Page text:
Is the 10 times seam thickness rule all you need to know about risks from shallow coal?
The Coal Authority has issued new guidance TGN01/2019 (1) on the potential effects of the collapse of deep pillar and stall working, based on events which occurred at a new housing development the Bayfield Estate in West Allotment North Tyneside (as reviewed by Tom Backhouse of Terrafirma in RICS Land Journal in December 2017) (2). In March 2017 a broad subsidence event related to coal mining beneath the site occurred resulting in, it is estimated by the Coal Authority, a total of 320-600mm of movement in the absence of any crownholes.
A Coal Authority investigation has concluded that the site was underlain by a coal seam between 2.7m and 4m thick which has been worked as “pillar and stall” (i.e. leaving intact coal pillars in place to support the mine roof). Significantly, they identified an unusually high level of voiding, broken or collapsed ground in the area of subsidence and an extraction rate of around 75%. As is often the case in Coal Measures deposits, the Coal Authority investigations suggest there was no competent roof rock to the mine (rock above the seam being described as “weak, laminated, weathered and fractured”).
The Coal Authority concludes that due to the amount of voiding the form of failure was a ‘generalised subsidence’ event, caused by stress redistribution – a ‘domino effect’ as individual pillars collapse and cause overstressing of adjacent pillars. This form of collapse is well-understood from pillar and stall mines in more competent materiel (e.g. limestone) but is unusual in pillar and stall coal mines where the effect of roof collapses and packing with mine waste normally limits the areas of open voids. Because generalised collapse, by definition, affects large areas of the mine it can generate subsidence effects at surface even where mines are at significant depth. Much as the effects from modern deep coal mines, these kinds of events can generate a broad subsidence trough but (as in this example) they may not result in crownholes.
In this case the Coal Authority has indicated that rock cover over seams ranged from 12.3 times and 9.7 times the seam thickness and have pointed out therefore that in some cases the usual “10 times seam thickness” threshold for generation of ground movement from shallow coal mines had not been exceeded. However firstly it must be remembered that this rule relates specifically to the development of crownholes (which it appears did not occur at this site). Secondly it should be noted that the expected approach in any mining risk assessment would have been to assume the maximum recorded thickness of any seams. Hence, where a seam up to 4m thick was known, a mining investigation to at least 44m depth would have been considered appropriate.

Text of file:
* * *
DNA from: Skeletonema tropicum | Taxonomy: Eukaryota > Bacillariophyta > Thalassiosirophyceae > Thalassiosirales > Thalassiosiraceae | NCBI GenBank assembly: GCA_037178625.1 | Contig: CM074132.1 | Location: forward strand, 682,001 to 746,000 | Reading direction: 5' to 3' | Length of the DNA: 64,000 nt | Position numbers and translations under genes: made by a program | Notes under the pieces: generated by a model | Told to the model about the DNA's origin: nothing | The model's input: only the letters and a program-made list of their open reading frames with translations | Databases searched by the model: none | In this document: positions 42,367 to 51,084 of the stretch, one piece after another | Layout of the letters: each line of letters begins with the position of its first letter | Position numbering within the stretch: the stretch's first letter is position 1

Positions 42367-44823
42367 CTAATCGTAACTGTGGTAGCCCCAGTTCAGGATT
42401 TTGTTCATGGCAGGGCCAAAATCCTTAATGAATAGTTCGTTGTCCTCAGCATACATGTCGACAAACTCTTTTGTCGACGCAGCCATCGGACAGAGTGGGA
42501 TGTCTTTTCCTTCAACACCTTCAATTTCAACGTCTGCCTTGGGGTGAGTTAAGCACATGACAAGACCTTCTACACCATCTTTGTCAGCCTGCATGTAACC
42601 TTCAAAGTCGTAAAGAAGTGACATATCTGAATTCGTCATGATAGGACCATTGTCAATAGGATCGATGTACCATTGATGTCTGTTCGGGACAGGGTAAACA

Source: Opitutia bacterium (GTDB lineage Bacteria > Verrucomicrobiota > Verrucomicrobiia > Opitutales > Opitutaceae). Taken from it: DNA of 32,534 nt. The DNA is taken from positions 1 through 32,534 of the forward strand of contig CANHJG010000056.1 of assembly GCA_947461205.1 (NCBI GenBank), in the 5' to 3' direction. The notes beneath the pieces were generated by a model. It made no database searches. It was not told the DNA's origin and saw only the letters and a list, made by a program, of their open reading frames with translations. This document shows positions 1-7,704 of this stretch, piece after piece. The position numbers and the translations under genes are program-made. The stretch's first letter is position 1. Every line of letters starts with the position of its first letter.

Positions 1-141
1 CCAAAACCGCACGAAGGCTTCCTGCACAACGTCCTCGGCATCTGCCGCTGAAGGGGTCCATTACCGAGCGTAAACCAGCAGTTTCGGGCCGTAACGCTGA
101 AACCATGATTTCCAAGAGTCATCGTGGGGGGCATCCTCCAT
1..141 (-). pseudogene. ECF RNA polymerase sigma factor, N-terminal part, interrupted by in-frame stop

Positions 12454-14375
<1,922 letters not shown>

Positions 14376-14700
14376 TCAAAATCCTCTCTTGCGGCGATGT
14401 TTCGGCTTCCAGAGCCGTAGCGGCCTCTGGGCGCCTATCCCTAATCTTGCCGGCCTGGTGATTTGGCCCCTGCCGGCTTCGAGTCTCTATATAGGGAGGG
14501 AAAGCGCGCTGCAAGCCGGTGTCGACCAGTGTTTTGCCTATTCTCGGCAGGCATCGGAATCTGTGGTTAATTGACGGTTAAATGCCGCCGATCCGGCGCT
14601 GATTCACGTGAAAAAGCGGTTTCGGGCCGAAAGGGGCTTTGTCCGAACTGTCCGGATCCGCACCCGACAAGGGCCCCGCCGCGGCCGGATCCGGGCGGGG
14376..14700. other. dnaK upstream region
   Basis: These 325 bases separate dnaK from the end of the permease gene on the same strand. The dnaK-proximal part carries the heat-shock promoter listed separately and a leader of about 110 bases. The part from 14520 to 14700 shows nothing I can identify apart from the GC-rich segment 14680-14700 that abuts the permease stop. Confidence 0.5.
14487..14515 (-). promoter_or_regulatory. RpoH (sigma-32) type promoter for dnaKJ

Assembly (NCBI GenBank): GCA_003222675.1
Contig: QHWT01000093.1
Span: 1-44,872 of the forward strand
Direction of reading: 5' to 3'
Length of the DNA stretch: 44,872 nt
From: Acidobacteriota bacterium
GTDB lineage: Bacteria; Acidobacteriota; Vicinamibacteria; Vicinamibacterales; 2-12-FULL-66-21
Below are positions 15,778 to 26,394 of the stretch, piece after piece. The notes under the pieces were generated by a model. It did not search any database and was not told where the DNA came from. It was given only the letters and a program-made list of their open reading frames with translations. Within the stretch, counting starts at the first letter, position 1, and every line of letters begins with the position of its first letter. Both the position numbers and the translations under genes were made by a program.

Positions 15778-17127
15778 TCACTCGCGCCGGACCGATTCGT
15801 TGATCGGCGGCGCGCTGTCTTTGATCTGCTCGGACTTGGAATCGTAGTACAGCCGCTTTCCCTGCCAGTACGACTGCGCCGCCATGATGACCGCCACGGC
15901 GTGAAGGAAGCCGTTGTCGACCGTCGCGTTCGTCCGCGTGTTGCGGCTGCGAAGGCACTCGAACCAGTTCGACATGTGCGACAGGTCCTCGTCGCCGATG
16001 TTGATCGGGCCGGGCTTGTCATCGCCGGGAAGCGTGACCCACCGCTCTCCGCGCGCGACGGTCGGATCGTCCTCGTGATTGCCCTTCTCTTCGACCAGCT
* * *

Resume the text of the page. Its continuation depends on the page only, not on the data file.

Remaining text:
Perhaps more significant is whether or not the potential for shallow seams had been identified at the site prior to construction, which might then have informed the necessary investigations to fully assess the development risk. The Coal Authority rightly highlights the need for mining risk assessments to consider the potential for unrecorded workings. Terrafirma have previously concluded that an integrated review of available data would have identified the likely presence of unrecorded shallow workings at the site, including the possibility of adits from an adjacent quarry and a bell pit (see Figure 1). Hence a modern risk-based approach to mining data could have flagged-up the need for further investigations at this site.
Generalised subsidence is rare in pillar and stall coal workings, as evidenced by the unusual condition within the workings in Tyneside where large open voids remained despite the poor condition of the roof rock. In most cases a 10 times seam thickness rule will provide a reasonable assessment for the depth of coal workings investigations investigation provided this is used conservatively based on a suitable assessment of available information. As with all mines, where large open voids are located, the potential for generalised subsidence should always be considered, but the most significant risk mitigation remains an accurate conceptual model of mining hazards.
Blog written by Chris Milne
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